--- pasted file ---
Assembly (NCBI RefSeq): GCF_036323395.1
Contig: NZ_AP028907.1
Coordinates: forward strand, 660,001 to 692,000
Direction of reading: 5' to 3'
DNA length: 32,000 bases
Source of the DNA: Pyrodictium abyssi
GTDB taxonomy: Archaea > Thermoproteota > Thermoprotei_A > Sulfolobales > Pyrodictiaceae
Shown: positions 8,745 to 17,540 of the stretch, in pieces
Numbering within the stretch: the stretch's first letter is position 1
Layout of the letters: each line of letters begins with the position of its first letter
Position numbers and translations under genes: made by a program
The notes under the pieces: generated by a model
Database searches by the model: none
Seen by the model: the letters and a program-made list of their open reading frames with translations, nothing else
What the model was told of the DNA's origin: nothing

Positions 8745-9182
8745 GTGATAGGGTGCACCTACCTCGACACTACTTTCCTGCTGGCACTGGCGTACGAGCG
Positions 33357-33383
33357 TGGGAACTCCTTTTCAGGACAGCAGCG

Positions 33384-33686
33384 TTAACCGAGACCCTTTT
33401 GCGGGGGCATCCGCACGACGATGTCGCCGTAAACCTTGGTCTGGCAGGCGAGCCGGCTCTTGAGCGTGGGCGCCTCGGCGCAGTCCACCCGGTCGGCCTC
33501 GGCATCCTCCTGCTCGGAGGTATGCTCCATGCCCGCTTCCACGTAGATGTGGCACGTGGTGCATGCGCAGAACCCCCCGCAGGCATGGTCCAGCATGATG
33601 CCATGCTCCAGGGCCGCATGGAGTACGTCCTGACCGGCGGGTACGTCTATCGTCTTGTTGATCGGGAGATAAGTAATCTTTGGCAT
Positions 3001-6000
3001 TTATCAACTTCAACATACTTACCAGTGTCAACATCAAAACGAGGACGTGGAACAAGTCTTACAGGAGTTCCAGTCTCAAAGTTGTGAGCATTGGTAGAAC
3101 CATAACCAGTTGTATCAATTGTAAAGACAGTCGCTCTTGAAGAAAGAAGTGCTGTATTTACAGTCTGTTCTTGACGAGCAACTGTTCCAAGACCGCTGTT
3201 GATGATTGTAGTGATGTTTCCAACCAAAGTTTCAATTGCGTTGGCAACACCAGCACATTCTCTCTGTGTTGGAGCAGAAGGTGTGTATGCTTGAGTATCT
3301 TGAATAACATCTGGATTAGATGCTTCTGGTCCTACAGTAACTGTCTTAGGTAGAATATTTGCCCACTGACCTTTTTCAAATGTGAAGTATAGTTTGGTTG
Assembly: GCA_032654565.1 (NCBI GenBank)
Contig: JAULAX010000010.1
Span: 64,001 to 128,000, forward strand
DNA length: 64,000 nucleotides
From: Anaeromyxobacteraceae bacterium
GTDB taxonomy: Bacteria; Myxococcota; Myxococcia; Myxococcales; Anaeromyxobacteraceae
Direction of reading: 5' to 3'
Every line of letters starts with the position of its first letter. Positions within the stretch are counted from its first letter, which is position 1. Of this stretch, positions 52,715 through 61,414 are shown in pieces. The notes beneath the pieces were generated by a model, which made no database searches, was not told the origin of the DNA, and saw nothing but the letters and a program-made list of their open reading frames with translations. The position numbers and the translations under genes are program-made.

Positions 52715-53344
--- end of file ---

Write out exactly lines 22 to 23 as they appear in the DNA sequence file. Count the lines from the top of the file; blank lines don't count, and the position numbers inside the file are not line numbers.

33401 GCGGGGGCATCCGCACGACGATGTCGCCGTAAACCTTGGTCTGGCAGGCGAGCCGGCTCTTGAGCGTGGGCGCCTCGGCGCAGTCCACCCGGTCGGCCTC
33501 GGCATCCTCCTGCTCGGAGGTATGCTCCATGCCCGCTTCCACGTAGATGTGGCACGTGGTGCATGCGCAGAACCCCCCGCAGGCATGGTCCAGCATGATG